The best energy-boosting breakfasts, say experts, combine protein with high-fiber whole grains and healthy fats. Some options include avocado toast with salmon or a breakfast smoothie with fruit, yogurt, peanut butter, wheat germ, etc.
Wait on coffee
You’ve read it above already, but it warrants repeating: Don’t turn to coffee first-thing. Coffee is the elixir of drowsy people everywhere. It helps block the release of adenosine, a chemical that builds up while we’re awake and makes us feel tired. But before you hit the Starbucks, many experts suggest waiting until mid-morning to have your joe. That’s when cortisol, a stress hormone your body naturally produces that helps you feel alert, is starting to wane after peaking earlier in the day. And it’s when the stimulating effects of the caffeine in coffee can give you the most bang for your buck.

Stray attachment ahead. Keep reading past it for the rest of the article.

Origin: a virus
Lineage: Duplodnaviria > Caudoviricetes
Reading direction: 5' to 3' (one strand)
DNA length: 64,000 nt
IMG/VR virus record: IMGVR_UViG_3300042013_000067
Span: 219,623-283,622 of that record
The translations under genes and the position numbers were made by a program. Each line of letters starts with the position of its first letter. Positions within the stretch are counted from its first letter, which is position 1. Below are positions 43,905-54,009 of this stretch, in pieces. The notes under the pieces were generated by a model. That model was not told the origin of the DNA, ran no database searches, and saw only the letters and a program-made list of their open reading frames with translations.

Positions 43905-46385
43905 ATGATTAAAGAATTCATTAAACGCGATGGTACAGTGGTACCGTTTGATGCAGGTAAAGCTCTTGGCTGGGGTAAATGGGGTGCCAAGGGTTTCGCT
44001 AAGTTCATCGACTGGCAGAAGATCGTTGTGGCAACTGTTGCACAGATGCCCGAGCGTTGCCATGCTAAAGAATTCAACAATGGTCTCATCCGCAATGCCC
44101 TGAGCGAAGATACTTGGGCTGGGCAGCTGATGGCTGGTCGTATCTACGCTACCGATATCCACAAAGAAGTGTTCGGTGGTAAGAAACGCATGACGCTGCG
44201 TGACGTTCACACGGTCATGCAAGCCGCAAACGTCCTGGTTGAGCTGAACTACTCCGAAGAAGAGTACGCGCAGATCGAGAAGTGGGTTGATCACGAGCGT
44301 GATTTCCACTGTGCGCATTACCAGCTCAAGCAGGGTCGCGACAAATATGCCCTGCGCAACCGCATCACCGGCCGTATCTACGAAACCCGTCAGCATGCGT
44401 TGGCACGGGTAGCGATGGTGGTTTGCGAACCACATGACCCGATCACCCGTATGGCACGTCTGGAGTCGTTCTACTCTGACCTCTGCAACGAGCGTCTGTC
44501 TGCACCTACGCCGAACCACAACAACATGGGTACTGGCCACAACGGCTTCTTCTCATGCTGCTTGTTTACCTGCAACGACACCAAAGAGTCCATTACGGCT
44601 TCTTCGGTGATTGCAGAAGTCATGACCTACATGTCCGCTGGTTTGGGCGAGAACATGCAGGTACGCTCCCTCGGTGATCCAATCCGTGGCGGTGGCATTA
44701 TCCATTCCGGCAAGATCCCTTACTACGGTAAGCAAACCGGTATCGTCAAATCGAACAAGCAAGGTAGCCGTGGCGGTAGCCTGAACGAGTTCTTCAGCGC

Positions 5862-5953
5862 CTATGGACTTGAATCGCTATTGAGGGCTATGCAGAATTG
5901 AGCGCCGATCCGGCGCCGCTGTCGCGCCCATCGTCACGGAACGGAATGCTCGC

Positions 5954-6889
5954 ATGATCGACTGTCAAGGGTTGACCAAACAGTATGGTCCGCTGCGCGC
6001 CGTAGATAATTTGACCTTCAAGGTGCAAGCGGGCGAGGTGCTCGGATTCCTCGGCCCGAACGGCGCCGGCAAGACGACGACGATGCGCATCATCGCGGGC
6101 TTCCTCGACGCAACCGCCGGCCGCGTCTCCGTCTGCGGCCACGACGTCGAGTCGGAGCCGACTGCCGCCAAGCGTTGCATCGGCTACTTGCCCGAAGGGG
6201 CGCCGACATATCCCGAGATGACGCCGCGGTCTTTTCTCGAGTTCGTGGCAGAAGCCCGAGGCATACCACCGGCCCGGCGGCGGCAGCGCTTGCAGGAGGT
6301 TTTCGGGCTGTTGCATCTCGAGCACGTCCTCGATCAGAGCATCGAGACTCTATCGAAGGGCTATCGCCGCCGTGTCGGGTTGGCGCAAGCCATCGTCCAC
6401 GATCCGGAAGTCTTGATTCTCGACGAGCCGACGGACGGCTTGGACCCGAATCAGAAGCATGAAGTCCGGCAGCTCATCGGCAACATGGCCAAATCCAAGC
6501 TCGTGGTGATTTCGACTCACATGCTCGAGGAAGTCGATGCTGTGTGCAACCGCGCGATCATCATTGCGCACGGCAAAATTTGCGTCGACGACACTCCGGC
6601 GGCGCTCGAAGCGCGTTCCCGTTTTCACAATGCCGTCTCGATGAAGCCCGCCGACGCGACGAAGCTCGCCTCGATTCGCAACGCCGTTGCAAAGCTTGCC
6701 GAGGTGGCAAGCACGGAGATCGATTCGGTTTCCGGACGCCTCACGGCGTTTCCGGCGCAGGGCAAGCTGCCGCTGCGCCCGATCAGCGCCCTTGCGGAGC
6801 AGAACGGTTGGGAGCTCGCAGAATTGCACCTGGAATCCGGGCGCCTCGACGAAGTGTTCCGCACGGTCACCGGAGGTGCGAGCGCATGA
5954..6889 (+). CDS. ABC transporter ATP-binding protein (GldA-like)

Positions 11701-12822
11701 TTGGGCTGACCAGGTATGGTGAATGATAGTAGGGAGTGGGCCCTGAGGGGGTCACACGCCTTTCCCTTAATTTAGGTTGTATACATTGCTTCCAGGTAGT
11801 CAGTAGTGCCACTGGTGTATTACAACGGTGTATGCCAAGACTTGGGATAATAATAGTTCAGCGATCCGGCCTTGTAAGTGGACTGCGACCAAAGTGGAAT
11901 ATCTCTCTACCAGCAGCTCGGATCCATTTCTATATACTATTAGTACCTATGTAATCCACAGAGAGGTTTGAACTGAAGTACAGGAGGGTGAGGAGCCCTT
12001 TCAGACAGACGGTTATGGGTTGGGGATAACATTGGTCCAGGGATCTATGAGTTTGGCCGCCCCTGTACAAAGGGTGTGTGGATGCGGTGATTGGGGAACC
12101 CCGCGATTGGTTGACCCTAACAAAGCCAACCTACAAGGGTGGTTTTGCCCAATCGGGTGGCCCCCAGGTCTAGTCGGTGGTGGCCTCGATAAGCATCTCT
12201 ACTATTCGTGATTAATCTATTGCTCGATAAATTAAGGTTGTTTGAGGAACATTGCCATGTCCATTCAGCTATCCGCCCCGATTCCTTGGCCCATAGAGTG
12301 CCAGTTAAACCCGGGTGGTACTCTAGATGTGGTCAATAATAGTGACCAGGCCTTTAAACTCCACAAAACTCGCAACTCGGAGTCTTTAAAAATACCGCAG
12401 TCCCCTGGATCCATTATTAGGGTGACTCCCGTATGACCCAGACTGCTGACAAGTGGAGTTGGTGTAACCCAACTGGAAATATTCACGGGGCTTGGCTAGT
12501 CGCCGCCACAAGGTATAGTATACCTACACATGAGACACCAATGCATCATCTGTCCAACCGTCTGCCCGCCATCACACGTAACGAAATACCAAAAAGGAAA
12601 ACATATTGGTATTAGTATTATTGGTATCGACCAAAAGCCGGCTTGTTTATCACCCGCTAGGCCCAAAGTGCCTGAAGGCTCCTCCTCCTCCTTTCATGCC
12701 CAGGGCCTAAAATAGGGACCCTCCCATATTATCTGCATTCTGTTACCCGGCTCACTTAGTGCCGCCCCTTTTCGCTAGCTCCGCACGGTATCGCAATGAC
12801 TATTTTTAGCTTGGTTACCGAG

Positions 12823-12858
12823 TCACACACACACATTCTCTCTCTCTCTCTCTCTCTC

The best bedtime tips to wake up naturally
- Going to sleep and waking up at the same time each day.
- Avoiding big meals, caffeine, and alcohol before bed.
- Having a comfortable sleeping environment — for example, a room that’s dark, cool, and quiet.
- Keeping electronic devices like TVs, phones, tablets, etc., out of the bedroom.
If you’re practicing these sleep tips and still having trouble waking in the morning, see your doctor. You may have a sleep disorder such as sleep apnea or restless legs syndrome that disrupts sleep and needs treatment.
“If you’re getting seven to eight hours of sleep and still feeling tired, if you never wake up refreshed, if you need to use multiple alarms to get up in the morning, those are all red flags you need to be seen,” says Avidan.
How to stay awake
Now that you know how to wake up in the morning, the question becomes how to stay awake during the day?
The answer: The same strategies you use to rouse yourself in the morning will help you stay awake throughout the day. The one exception: Coffee and caffeinated products. While they’re effective in getting you out of an afternoon slump, they can make it harder for you to sleep at night. “I would warn people not to use caffeine past noon or 1 p.m.,” advises Avidan.